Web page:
Science & Technology

UGA researchers discover new planet outside solar system

J. Terry – created using DSHARP, ALMA (ESO/NAOJ/NRAO)

The exoplanet was detected using machine learning, a branch of artificial intelligence

A University of Georgia research team has confirmed evidence of a previously unknown planet outside of our solar system, and they used machine learning tools to detect it.

A recent study by the team showed that machine learning can correctly determine if an exoplanet is present by looking in protoplanetary disks, the gas around newly formed stars.

The newly published findings represent a first step toward using machine learning to identify previously overlooked exoplanets.

“We confirmed the planet using traditional techniques, but our models directed us to run those simulations and showed us exactly where the planet might be,” said Jason Terry, doctoral student in the UGA Franklin College of Arts and Sciences department of physics and astronomy and lead author on the study.

“When we applied our models to a set of older observations, they identified a disk that wasn’t known to have a planet despite having already been analyzed. Like previous discoveries, we ran simulations of the disk and found that a planet could re-create the observation.”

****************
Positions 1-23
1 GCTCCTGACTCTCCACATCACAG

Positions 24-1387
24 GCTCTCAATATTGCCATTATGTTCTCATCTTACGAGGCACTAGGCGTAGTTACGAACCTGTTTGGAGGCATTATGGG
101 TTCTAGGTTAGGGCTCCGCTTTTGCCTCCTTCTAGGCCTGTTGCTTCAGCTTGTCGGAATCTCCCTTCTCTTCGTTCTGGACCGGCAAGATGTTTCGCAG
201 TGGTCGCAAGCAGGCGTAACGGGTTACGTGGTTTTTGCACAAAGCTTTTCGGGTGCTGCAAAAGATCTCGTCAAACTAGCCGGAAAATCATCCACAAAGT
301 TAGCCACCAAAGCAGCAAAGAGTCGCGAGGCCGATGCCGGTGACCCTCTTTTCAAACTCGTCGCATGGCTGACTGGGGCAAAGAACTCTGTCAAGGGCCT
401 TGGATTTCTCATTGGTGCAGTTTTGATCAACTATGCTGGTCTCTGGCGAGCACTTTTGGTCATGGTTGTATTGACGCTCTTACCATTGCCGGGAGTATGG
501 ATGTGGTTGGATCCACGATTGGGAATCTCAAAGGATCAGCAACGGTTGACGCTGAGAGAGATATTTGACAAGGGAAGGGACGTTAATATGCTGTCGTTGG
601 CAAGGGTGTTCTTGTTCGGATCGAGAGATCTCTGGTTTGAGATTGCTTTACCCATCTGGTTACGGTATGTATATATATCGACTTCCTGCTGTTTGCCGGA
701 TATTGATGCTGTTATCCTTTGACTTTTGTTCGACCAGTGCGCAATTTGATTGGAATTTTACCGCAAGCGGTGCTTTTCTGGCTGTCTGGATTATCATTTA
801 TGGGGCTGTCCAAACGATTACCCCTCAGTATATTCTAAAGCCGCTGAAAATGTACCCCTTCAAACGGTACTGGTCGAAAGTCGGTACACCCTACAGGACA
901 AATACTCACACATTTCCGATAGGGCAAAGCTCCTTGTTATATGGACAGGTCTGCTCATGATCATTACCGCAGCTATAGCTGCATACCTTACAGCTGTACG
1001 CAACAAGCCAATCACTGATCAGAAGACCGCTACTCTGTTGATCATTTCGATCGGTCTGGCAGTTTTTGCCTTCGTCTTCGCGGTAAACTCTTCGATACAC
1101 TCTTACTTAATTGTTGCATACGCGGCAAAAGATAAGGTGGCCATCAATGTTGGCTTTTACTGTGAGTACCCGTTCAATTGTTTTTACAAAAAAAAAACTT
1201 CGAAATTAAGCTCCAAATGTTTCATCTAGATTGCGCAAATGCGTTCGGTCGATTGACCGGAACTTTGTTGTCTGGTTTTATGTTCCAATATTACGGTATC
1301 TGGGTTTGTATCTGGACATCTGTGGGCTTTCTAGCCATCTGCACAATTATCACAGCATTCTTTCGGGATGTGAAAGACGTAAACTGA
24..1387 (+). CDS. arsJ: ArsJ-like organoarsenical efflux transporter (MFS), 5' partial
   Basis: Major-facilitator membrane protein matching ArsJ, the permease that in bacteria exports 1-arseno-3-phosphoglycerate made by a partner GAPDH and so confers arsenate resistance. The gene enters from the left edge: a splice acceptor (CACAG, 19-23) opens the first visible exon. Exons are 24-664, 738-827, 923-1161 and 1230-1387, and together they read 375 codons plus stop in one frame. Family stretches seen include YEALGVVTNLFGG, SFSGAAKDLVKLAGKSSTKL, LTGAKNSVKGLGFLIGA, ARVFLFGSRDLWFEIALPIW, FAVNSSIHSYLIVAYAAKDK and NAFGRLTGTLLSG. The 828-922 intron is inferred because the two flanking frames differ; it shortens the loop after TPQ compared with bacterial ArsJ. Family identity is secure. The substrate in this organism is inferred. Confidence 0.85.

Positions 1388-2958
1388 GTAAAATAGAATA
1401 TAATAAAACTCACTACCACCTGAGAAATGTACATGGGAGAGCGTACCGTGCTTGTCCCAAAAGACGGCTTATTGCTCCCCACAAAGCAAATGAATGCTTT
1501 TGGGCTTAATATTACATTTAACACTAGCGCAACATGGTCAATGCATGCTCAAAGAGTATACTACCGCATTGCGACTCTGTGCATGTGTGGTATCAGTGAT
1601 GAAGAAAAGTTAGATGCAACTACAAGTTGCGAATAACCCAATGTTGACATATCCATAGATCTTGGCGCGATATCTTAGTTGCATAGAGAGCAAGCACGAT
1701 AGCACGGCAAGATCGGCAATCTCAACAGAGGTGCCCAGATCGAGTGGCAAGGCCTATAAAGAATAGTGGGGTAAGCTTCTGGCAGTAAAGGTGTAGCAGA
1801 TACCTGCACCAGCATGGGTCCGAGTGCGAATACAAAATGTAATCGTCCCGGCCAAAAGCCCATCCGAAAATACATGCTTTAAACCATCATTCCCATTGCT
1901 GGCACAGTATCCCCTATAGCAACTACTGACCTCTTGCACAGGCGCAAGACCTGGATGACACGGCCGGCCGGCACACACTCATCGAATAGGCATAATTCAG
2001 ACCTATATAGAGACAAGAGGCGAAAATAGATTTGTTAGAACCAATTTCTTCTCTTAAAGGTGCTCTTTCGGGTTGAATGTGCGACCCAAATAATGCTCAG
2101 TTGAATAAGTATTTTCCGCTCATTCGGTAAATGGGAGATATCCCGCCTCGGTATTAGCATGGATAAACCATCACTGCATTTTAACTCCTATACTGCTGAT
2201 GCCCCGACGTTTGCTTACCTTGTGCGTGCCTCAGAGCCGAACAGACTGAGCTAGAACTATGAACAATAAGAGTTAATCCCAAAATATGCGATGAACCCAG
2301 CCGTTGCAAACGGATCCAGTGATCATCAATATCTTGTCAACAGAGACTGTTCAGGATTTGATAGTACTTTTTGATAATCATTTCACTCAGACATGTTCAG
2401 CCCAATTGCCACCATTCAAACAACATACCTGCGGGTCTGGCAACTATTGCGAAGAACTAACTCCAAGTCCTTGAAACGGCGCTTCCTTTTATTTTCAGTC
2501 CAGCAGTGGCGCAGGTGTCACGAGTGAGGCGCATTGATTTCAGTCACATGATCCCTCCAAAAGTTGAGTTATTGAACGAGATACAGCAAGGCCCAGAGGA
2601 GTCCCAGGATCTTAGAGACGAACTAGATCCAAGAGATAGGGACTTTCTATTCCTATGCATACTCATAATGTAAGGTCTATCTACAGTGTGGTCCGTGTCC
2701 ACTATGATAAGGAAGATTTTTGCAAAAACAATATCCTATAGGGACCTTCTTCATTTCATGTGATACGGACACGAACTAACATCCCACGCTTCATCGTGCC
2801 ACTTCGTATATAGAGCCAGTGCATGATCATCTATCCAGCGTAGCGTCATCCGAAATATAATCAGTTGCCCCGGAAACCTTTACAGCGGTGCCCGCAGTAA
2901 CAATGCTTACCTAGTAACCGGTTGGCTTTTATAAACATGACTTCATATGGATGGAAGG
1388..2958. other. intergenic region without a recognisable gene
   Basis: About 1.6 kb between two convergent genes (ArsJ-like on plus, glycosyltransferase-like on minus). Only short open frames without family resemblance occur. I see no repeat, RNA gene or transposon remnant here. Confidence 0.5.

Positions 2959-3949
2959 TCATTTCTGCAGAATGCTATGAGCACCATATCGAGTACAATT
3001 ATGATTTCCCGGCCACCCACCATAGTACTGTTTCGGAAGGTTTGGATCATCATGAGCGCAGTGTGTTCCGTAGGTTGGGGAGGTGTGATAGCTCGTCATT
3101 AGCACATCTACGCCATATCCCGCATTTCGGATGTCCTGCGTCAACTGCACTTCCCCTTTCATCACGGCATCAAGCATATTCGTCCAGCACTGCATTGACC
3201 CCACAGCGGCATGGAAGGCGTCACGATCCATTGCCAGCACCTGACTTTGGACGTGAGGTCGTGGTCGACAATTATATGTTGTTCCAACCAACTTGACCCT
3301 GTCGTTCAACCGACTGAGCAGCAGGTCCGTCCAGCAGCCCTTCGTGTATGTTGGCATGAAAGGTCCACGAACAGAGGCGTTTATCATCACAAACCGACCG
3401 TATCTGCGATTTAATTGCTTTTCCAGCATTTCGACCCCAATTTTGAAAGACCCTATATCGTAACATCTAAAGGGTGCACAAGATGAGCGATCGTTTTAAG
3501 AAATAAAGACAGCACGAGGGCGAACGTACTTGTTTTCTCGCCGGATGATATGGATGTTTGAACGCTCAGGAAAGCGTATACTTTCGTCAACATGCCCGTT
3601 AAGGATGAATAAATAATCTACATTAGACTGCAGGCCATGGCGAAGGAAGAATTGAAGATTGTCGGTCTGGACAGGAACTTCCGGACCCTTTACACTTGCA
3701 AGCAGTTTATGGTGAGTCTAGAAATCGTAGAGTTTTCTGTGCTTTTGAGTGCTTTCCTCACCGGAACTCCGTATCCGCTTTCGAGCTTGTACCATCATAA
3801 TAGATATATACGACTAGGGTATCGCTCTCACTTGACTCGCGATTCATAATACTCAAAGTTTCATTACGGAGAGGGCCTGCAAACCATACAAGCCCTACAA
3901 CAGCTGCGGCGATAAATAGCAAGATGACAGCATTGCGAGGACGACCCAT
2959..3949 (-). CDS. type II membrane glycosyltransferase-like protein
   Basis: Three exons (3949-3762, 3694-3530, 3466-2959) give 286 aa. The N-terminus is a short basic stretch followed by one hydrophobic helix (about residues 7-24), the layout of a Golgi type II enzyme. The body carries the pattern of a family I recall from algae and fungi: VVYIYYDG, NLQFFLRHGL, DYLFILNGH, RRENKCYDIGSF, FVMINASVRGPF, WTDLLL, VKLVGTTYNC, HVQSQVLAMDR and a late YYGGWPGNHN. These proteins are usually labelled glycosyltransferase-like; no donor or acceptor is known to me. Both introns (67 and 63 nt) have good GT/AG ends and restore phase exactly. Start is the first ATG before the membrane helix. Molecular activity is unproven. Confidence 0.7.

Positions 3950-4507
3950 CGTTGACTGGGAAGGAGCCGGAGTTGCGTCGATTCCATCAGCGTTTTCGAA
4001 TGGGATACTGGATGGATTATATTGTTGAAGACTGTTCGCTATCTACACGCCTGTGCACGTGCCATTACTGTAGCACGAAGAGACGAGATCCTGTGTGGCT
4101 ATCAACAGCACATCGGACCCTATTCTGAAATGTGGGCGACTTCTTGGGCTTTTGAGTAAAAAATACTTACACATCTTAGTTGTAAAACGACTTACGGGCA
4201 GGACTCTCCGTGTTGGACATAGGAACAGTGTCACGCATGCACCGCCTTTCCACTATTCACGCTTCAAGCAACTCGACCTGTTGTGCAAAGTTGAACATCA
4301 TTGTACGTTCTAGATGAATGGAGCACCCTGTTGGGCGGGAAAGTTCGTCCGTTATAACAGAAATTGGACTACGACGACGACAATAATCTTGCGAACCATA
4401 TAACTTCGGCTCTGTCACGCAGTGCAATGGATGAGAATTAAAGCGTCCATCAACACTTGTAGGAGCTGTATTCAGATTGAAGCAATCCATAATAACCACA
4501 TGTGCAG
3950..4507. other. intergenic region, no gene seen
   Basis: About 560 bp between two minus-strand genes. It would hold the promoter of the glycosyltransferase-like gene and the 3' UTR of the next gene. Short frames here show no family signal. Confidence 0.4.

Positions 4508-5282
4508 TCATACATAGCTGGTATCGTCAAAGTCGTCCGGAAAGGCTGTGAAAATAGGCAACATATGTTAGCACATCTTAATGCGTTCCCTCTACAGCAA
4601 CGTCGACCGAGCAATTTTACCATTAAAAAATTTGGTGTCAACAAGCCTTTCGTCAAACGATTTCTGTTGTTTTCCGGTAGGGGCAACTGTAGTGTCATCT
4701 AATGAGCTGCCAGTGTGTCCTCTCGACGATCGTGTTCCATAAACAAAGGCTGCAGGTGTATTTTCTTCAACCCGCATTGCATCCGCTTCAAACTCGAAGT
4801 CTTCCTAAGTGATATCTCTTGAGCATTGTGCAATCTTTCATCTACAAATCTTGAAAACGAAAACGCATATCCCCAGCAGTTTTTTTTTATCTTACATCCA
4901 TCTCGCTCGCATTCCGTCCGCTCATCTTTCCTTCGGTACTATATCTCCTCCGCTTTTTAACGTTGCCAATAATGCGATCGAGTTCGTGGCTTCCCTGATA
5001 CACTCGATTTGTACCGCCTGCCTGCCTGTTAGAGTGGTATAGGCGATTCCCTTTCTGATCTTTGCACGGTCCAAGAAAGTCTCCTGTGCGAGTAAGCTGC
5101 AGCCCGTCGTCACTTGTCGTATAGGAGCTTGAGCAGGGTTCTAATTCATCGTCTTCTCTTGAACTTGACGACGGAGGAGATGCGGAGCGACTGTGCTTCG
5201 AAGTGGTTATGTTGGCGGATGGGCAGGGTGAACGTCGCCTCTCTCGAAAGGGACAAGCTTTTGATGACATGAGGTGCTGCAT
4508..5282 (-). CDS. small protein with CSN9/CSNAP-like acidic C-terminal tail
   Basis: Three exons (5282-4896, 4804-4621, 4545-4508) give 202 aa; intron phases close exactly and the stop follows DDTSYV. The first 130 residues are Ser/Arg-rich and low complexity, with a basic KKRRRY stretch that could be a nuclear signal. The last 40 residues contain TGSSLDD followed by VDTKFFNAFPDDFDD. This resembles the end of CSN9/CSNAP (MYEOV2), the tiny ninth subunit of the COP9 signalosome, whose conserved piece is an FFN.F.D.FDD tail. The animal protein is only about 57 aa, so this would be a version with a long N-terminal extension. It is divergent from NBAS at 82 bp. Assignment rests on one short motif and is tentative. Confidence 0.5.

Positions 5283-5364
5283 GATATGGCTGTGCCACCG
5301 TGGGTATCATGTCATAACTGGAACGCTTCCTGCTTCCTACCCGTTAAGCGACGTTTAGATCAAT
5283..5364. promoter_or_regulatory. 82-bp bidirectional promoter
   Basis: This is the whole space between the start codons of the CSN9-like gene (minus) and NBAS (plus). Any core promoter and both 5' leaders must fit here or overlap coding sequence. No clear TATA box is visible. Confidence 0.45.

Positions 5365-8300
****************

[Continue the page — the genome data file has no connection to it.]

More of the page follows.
According to Terry, the models suggested a planet’s presence, indicated by several images that strongly highlighted a particular region of the disk that turned out to have the characteristic sign of a planet — an unusual deviation in the velocity of the gas near the planet. 

“This is an incredibly exciting proof of concept. We knew from our previous work that we could use machine learning to find known forming exoplanets,” said Cassandra Hall, assistant professor of computational astrophysics and principal investigator of the Exoplanet and Planet Formation Research Group at UGA. “Now, we know for sure that we can use it to make brand new discoveries.”

The discovery highlights how machine learning has the power to enhance scientists’ work, utilizing artificial intelligence as an added tool to expand researchers’ accuracy and more efficiently economize their time when engaged in such a vast endeavor as investigating deep, outer space.

The models were able to detect a signal in data that people had already analyzed; they found something that previously had gone undetected.

“This demonstrates that our models — and machine learning in general — have the ability to quickly and accurately identify important information that people can miss. This has the potential to dramatically speed up analysis and subsequent theoretical insights,” Terry said. “It only took about an hour to analyze that entire catalog and find strong evidence for a new planet in a specific spot, so we think there will be an important place for these types of techniques as our datasets get even larger.”

Co-authors on the study include ​Sergei Gleyzer of the University of Alabama, and Sean Abreau of the University of California at San Francisco.